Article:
Start Dating of the gospels

Dating of the gospels

Also Christians are still referred to as “disciples” and the Jewish nation as “the people.” Sunday is called “the first day of the week,” another early expression.

(4) The second argument against an early date for Luke assumes again that Jesus did not have supernatural power to foresee the future. Prophets often predicted Jerusalem’s destruction as a sign of God’s judgment, and Jesus’ predictions may have concerned its destruction at the end of the world, not A. In the predictions, Jerusalem is destroyed by her enemies. But if the “prophecies” had been written after the event, then those peculiarities would surely have been included. That is quite significant, considering what a catastrophe the destruction of the holy city was for both Jews and Christians at that time.

And really, even on a purely humanistic account of the matter, there is no reason those predictions could not have been given before A. So really the argument from Jesus’ predictions supports a pre-70 dating of the gospels. This evidence is both compelling and authoritative, and as far as I know, has not been refuted convincingly by any reputable scholar. Luke centers much attention on the events that took place in Jerusalem, but he mentions nowhere in Acts the destruction of the city in A. A second event noticeably absent is the Roman Emperor Nero’s terrible persecution of the Christians in Rome.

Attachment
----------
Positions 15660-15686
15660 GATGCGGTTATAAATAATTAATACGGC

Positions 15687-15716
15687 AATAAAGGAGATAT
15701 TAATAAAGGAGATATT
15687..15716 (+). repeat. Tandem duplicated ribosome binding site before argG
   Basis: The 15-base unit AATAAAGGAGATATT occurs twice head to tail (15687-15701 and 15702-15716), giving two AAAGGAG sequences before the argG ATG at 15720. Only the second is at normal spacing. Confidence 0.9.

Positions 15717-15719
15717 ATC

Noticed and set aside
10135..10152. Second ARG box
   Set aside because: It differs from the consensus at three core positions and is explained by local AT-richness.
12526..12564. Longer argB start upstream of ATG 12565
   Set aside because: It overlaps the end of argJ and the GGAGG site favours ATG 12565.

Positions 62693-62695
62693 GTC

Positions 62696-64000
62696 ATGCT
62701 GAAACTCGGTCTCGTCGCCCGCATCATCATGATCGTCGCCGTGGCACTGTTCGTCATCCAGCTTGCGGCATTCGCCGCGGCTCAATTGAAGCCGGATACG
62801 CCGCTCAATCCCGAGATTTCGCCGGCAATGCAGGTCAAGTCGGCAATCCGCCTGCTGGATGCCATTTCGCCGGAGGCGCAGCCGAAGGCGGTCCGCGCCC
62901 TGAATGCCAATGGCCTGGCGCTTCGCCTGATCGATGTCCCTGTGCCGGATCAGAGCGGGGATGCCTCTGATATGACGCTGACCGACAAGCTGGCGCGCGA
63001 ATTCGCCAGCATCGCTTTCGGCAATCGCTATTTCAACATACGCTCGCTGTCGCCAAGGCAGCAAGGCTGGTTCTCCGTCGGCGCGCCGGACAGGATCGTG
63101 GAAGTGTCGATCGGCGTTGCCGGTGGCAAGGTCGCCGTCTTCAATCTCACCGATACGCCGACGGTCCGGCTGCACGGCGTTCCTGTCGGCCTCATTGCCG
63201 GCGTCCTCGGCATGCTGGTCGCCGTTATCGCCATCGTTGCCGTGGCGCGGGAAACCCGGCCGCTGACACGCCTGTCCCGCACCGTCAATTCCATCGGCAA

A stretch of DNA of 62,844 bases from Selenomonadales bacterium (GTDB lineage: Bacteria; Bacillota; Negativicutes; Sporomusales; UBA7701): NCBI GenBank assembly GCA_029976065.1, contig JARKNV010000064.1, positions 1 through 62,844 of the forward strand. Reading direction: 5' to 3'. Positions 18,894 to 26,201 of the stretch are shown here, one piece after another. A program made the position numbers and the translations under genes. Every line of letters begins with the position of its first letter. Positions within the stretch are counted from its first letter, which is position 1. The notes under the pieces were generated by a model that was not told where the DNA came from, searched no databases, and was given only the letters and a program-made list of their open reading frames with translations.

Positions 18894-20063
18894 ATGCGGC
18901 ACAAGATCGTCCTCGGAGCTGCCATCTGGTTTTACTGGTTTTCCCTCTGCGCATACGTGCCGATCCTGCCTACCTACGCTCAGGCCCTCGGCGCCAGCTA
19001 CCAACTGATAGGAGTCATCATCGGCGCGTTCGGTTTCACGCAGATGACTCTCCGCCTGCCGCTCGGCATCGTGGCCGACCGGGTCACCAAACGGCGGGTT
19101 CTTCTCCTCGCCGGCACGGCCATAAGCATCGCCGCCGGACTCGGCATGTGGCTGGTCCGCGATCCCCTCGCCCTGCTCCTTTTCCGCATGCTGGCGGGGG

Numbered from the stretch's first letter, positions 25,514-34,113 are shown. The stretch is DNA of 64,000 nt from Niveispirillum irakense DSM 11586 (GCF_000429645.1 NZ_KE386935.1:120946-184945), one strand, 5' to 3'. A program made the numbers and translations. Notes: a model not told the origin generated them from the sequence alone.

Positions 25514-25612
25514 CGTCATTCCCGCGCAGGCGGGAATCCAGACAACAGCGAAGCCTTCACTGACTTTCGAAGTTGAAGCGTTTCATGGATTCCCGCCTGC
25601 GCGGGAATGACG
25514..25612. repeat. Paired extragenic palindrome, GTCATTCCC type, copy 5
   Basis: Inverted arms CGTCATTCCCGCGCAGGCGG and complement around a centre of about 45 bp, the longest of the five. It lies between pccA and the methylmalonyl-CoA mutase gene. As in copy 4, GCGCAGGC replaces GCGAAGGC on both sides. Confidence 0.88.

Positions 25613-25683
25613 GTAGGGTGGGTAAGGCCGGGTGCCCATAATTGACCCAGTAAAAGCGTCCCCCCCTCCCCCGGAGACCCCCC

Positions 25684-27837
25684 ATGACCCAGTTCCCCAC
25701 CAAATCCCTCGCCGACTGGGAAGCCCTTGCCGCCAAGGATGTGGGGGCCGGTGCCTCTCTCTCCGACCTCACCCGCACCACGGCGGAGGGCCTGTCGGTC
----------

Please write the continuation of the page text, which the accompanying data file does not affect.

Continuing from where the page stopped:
In any case, it is very apparent that the arguments for a post-70 date of the gospels hang together on certain unproved assumptions. No wonder Robinson can compare the current arguments for the dating of the gospels to a line of drunks reeling arm in arm down the street. Craig’s presentation of the evidence for a pre-70 A. (a) There is no mention of events that happened between A. From the Roman historian Tacitus we learn that Nero covered the Christians with tar, crucified them, and used them as torches to light up Rome at night.